The nose is an interesting example of the “one of these things is not like the other” game you can play with your face, or really your entire body. Due to symmetry, there are only a few things about humans that are placed along the meridian of the body such that they do not come in pairs. For instance, the spine, the mouth and a couple other unmentionable orifices. And then there is the nose.
Like the rest of the senses, smell protects us. It protected me from unwittingly committing arson with an overly dry breakfast patty. It protects me frequently from walking around with dog poop on the bottom of my shoe. It protects everyone around me from getting too close when I’ve forgotten to shower or when I’ve eaten an onion bagel.
But smell also has this strong attunement to emotions and to memories. This is likely a side-effect of the methods it uses to keep us from eating something rotten or forgetting to turn off the oven, but it has such a different effect on us. There was a smell that the air conditioning made in my dorm in college that signaled the onset of summer. When the warm, humid rain is about to fall, I am immediately transported back in time to a gray day in my parents’ back yard when I picked flowers and put them in the trees for the fairies I was sure were there. The spicy cinnamon smell of Altoids will cause me to look around for my mother before I realize she couldn’t be there.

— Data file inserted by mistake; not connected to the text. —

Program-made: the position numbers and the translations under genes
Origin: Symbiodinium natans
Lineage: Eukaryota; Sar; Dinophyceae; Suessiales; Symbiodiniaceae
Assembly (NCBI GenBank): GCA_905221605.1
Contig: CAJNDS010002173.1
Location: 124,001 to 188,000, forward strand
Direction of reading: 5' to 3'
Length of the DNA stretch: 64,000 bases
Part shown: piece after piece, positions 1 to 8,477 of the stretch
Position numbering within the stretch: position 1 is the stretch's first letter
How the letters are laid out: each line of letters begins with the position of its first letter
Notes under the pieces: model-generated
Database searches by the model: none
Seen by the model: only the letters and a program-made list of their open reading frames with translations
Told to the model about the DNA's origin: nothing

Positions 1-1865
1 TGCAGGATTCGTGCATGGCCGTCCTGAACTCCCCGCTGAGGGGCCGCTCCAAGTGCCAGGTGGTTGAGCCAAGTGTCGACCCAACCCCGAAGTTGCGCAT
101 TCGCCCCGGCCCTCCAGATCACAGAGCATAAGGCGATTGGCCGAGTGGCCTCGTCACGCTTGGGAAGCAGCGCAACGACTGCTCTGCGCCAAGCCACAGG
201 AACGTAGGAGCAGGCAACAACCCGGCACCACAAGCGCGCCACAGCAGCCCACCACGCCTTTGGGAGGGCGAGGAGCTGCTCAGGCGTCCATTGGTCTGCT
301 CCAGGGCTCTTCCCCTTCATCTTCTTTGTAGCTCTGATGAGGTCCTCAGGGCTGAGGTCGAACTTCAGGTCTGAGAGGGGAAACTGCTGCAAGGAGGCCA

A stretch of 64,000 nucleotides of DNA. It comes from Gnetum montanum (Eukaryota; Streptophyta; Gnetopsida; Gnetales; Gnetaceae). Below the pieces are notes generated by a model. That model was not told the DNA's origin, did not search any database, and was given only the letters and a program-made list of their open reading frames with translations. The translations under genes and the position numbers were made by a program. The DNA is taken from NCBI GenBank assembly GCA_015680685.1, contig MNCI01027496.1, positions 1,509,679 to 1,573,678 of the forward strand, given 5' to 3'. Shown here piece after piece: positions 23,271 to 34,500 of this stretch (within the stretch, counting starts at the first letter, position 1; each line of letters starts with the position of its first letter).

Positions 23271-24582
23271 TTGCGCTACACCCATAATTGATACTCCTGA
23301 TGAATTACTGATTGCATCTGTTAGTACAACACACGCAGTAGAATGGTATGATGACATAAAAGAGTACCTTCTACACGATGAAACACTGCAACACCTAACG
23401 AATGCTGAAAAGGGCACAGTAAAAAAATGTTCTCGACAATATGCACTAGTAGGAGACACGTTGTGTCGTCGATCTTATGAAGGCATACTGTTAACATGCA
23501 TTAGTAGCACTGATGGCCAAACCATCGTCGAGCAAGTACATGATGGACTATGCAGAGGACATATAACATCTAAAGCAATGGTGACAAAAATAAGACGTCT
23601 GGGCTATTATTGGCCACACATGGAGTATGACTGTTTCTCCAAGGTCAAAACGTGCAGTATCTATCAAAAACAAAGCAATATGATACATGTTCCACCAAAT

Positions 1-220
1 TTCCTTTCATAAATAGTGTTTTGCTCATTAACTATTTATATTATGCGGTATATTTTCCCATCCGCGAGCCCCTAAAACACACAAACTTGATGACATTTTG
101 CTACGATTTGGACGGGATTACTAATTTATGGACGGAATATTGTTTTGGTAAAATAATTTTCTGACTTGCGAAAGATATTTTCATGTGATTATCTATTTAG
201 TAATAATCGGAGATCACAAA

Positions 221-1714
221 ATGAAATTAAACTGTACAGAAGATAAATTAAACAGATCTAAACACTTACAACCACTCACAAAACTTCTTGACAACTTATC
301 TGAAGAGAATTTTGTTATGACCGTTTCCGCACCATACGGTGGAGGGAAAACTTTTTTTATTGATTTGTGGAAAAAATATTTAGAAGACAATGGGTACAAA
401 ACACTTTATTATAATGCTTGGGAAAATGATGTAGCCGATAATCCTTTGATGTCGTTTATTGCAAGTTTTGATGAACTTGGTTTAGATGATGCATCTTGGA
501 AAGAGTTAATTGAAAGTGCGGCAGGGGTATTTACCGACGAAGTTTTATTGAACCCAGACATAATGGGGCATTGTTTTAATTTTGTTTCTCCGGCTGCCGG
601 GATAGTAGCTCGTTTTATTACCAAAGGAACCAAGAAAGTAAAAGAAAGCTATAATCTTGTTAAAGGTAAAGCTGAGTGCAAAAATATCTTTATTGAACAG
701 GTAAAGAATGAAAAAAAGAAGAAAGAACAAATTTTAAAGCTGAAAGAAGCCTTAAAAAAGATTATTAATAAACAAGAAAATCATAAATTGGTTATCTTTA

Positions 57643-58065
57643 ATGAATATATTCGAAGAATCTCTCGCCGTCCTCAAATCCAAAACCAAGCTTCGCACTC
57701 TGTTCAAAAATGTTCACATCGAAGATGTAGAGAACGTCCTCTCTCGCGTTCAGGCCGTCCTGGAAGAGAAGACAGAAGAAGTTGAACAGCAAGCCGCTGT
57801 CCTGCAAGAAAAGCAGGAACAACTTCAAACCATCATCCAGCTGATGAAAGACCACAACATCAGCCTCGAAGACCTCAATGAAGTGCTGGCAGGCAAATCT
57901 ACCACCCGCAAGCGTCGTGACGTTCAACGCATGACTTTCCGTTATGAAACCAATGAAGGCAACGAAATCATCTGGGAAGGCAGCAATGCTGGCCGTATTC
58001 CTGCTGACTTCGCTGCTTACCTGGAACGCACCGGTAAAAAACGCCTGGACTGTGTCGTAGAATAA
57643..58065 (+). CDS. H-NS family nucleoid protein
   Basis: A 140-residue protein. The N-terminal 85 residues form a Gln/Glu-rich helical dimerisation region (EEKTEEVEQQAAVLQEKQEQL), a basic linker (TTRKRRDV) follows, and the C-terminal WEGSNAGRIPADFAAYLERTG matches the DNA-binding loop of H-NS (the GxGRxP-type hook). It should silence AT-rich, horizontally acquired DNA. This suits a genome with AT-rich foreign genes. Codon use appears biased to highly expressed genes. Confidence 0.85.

I don’t often think about how my senses affect my outlook on my environment. But somehow, facing that microwave this morning made me realize how much I rely on a part of myself that I rarely think about and almost never question. My senses, unlike my conscious thoughts, give me immediate input on the world around me that I can’t help but trust is correct. My vision may be blurry sometimes, and sometimes I can’t understand the words people say, but my senses have never out right lied to me.